Late last year I received an invitation to travel and speak in Japan from three environmental organizations as a result of work I had done in my capacity as a policy analyst with the Canadian Centre for Policy Alternatives on the growth of the wood pellet industry in B.C.

A deepening supply crisis

I came away from that 10-day trip, which took me to Tokyo and Sendai, more convinced that the surge in wood pellet shipments to Japan and two other countries in particular — the United Kingdom and South Korea — is pushing B.C. deeper into a timber supply crisis that will have consequences both at home and abroad.

B.C.’s forests already show signs of being significantly overcut, a fact that is reflected in rapidly declining logging rates and rising mill closures. Add to that the humbling number of wildfires burning year in and year out in the province, with roughly 2.5 per cent of the provincial land base burned last year alone, and you have all the ingredients for a major timber supply crisis, a crisis that both the forest industry and the provincial government are aware of.

An aerial view of a highway running through a forest. Clouds of smoke rise and orange flames leap from treetops.
The Donnie Creek fire in 2023 burned massive tracts of forest. More wildfires burning will likely result in reduced timber supply. Photo via BC Wildfire Service.

Despite that supply crisis, wood pellet exports from Canada more than doubled in the 10 years ending in 2023, with exports from B.C. representing the majority of those shipments. And Japan accounted for much of that surge.

A review of export data compiled by Statistics Canada shows that in 2014 slightly under 62,000 tonnes of wood pellets were exported to Japan. By 2023, that figure had exploded to nearly 1.7 million tonnes, with all of those exports from B.C. Virtually all of those pellets had their origin in primary forests, those forests never before subject to industrial logging.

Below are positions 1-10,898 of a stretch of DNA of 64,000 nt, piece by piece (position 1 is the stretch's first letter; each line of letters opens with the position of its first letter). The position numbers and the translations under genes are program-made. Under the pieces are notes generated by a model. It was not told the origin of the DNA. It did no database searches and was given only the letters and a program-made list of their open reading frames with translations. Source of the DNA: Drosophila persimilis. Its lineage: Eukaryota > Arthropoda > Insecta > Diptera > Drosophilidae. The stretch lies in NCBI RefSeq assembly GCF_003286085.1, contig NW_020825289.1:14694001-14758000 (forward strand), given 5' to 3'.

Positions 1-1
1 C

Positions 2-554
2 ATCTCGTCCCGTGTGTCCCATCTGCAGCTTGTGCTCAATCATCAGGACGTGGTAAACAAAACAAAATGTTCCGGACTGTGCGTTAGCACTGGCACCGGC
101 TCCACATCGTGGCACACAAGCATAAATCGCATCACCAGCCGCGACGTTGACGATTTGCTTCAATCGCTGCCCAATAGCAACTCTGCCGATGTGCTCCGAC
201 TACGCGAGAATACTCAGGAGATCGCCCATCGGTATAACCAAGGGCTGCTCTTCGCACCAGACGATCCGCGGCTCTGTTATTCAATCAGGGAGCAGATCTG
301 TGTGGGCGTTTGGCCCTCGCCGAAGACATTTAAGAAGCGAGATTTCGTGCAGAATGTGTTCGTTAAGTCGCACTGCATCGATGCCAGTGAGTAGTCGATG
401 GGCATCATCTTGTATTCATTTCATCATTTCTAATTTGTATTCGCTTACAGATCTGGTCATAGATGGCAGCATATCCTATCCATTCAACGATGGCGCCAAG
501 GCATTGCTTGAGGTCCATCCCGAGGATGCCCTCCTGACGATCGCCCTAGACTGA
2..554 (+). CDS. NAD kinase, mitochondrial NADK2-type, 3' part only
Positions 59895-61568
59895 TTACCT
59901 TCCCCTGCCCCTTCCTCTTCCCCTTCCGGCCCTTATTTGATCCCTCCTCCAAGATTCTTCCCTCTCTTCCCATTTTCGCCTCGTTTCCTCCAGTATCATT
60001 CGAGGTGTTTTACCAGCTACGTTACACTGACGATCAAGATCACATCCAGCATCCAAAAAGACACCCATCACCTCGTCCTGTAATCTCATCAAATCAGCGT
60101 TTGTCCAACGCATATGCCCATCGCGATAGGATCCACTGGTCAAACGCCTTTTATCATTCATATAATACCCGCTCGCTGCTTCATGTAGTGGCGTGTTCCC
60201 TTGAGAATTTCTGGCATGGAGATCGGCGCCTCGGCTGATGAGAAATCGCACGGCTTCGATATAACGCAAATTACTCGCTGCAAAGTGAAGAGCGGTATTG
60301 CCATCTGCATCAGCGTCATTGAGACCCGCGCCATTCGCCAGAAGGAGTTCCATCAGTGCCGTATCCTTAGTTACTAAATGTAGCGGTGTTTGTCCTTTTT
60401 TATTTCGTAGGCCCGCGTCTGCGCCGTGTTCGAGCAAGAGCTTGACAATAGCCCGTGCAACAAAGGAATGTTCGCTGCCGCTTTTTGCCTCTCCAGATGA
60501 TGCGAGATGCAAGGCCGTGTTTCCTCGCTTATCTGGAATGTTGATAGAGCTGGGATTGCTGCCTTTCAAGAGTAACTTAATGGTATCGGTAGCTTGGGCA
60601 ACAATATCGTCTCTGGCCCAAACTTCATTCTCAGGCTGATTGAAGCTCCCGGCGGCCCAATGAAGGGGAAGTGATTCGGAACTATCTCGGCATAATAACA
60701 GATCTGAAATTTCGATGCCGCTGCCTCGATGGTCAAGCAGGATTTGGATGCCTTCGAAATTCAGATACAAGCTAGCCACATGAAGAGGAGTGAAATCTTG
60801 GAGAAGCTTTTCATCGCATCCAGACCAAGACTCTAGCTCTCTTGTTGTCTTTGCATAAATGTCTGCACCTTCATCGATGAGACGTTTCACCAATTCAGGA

This surge in growth meant that at the end of last year, Japan had a 52 per cent share of all of Canada’s wood pellet exports and a 76 per cent share of exports from B.C. And the demand from Japan continues to rise.

The Drax factor

“The projection is Japan will be needing a million tonnes more by 2027,” says Roger Smith, Japan director for Mighty Earth. “This is the growth market, not the U.K. or Europe.”

The company responsible for producing and selling the lion’s share of Canadian-made wood pellets to Japan is Drax, the U.K.-based corporation that has been a magnet for critical coverage from climate scientists, the media and non-governmental organizations.

The company operates a massive thermal electricity plant in North Yorkshire, England, that burns approximately 6.5 million tonnes of wood pellets annually and, because of all that wood-burning, generates more than 12 million tonnes of carbon dioxide emissions per year, making Drax’s power plant the single largest point source of greenhouse gas emissions in the United Kingdom.

Both the company and the U.K. government that heavily subsidizes Drax say, however, that those emissions don’t count because eventually all the CO2 released burning that wood is “offset” as newly planted trees sequester atmospheric carbon.

It’s an assertion that is dismissed by numerous scientists who argue that burning wood actually generates more CO2 emissions than burning coal and that the emissions associated with burning wood are not quickly or effectively countered by planting more trees.

Drax has also drawn critical coverage both at home and abroad for the impact that its operations have on forests in North America, including primary forests in Canada.